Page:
subtitle–the curse of remembering
(Please note: Not to be confused with the curse of memory)
This is the bit from Delancey Place that got me started on this particular facet/rant:
In today’s excerpt – total recall, the ability of someone to remember every word they read or hear, has often been lauded as tantamount to a high level of intelligence. The opposite is more often the case. Those with total recall often have difficulty making decisions, and more readily miss understanding the overall point of a book or lecture – because they get enmeshed in an undistinguishable mass of irrelevant details. Forgetting, it turns out, has enormous value for concise understanding and for emotional health
“The act of forgetting crafts and hones data in the brain as if carving a statue from a block of marble. It enables us to make sense of the world by clearing a path to the thoughts that are truly valuable. It also aids emotional recovery. ‘You want to forget embarrassing things,’ says cognitive neuroscientist Zara Bergstrom of the University of Cambridge. ‘Or if you argue with your partner, you want to move on.’
This is returning back to the marriage theme, in case you needed some direction. I’m stating here for the record that the problem in marriage is not always a matter of forgiving and forgetting. Many of us have problems letting go of things. So we hold onto the grudges and the lists of all the injustices that have been done to us. We can’t just let go, that’s for sure. If there is nothing else taking the place of the hurts and the losses, then for sure we will hold onto that pain. But remembering everything? That’s just bad news.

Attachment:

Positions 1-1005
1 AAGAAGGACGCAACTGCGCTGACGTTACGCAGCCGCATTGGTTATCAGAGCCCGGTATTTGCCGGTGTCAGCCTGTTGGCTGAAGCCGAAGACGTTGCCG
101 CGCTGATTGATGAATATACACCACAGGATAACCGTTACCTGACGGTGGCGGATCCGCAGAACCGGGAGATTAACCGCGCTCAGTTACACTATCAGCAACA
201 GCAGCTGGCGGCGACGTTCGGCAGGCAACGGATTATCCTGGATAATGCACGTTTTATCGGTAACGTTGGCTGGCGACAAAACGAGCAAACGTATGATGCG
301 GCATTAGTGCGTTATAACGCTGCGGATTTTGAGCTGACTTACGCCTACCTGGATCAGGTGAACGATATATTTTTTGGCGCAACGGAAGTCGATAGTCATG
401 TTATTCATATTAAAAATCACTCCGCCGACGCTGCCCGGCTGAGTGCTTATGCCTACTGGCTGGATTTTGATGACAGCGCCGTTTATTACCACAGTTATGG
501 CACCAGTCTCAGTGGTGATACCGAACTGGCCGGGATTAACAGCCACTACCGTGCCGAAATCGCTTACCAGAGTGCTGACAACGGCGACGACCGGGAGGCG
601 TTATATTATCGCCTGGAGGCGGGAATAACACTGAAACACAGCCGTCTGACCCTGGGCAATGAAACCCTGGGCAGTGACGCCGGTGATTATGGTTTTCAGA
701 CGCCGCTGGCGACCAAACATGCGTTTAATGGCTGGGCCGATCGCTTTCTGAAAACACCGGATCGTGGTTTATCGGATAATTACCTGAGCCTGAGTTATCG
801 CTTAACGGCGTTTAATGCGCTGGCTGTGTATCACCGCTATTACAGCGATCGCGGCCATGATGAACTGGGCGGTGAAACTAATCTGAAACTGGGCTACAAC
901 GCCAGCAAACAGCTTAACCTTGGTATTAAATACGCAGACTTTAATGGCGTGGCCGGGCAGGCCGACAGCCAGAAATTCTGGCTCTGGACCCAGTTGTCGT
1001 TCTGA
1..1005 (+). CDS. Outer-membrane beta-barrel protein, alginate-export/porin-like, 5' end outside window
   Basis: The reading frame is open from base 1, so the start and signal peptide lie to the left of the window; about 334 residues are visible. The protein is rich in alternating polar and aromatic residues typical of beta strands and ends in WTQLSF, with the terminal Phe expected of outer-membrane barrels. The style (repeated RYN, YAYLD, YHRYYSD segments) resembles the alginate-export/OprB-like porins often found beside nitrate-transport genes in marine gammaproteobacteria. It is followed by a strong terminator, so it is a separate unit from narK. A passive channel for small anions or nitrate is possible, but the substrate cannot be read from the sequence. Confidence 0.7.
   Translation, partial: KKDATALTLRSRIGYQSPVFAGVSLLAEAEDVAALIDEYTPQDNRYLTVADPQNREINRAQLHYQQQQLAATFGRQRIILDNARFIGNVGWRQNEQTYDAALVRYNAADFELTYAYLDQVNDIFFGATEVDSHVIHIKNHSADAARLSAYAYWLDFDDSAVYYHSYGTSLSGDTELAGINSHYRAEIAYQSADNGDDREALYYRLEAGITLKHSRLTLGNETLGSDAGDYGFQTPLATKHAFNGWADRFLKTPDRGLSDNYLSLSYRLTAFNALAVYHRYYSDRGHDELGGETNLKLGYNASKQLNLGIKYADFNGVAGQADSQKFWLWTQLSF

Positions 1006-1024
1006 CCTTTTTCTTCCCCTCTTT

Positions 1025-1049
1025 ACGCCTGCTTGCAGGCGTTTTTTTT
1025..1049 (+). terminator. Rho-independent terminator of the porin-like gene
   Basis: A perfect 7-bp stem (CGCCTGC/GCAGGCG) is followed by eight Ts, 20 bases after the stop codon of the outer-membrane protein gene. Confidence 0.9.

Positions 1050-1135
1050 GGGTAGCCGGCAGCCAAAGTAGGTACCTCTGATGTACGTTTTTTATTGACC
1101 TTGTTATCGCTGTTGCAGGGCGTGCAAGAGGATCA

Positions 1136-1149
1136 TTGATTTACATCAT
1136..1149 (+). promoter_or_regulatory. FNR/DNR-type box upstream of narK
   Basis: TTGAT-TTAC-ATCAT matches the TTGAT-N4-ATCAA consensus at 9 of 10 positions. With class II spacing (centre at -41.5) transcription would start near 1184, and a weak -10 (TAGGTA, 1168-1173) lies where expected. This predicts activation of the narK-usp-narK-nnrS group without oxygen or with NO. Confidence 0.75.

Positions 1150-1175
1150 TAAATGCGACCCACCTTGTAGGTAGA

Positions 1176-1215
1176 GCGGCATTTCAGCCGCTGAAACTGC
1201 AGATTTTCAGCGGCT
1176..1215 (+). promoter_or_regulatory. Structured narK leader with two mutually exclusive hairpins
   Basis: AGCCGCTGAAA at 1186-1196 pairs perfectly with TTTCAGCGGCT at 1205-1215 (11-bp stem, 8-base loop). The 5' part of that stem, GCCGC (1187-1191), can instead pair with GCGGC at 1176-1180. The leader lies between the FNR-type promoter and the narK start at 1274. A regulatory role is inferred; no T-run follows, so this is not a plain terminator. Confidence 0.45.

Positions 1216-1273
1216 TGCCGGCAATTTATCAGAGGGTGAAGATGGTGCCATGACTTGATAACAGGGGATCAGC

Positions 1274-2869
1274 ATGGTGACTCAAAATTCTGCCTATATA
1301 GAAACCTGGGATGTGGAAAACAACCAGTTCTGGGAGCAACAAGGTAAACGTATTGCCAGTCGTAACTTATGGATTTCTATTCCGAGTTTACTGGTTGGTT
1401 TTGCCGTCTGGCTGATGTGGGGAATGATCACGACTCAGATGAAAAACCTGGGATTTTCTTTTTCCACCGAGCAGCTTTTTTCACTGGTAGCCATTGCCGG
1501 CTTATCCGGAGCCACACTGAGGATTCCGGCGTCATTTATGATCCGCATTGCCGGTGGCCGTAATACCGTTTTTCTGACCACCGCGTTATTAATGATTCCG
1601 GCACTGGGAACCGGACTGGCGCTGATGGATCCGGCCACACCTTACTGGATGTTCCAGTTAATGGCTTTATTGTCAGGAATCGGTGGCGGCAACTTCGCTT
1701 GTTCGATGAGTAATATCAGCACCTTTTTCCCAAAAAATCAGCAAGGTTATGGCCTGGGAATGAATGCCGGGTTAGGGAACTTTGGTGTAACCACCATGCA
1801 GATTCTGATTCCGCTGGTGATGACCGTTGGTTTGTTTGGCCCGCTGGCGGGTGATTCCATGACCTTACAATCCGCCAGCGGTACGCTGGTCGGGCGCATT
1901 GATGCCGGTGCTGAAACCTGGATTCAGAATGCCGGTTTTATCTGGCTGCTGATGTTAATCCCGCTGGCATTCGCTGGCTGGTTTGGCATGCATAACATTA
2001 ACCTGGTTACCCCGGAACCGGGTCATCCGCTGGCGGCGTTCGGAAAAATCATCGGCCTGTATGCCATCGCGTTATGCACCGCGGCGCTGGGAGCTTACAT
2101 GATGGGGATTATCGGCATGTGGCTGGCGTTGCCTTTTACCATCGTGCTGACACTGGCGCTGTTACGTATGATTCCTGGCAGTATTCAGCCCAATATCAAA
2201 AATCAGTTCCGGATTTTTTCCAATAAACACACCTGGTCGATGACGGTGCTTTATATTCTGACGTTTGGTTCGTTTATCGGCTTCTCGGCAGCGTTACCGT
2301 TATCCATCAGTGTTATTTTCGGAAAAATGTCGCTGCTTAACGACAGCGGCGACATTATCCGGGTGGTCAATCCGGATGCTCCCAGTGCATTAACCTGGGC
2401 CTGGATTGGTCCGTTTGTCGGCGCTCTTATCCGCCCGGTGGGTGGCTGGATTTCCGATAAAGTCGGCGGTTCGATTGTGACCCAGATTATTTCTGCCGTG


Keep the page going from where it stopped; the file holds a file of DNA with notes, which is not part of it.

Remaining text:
So what should you do, if you only seem to be able to recall the hurt and the pain? You have to fill it up again with good.
And by good, I mean neutral. If you can’t even find the good, if you can’t go back to your beginning and remember what was so good, or that feeling has dissipated so much, then you have to make a new stand. Where you are now.
And find something you can do together to build up something again.
I finished the book that I mentioned the other day here called The secret lives of wives : women share what it really takes to stay married by Iris Krasnow. It is not an easy read, Carol. It’s not a manual. It’s a report on the state of marriages that last in America. I would say the most salient point, the take-away, is that women need independence, financial, emotional, and time. But here’s the bottom line, I think.
When I talk to psychologists and divorce lawyers, I ask them what the breaking points are that make it impossible to stay married. The majority of them agree that a long relationship requires these three elements: trust, respect, and intimacy, emotional and physical. (p. 209)
The case that she had just mentioned was one that lacked those elements. And yet, the woman held fast until the breaking point when she demanded that her husband change, but only because she realized that he had been as victimized by his lack of relationship as she was. And she gave him the opportunity to embrace change. And somehow, he did.
So memory gives you the link back to the beginning of the relationship, when hopefully it was open and loving. Remembering is the tool that keeps you bonded to the present. That’s why we have to be grateful to recall the memories, but lose the baggage of all the remembering.
If we can.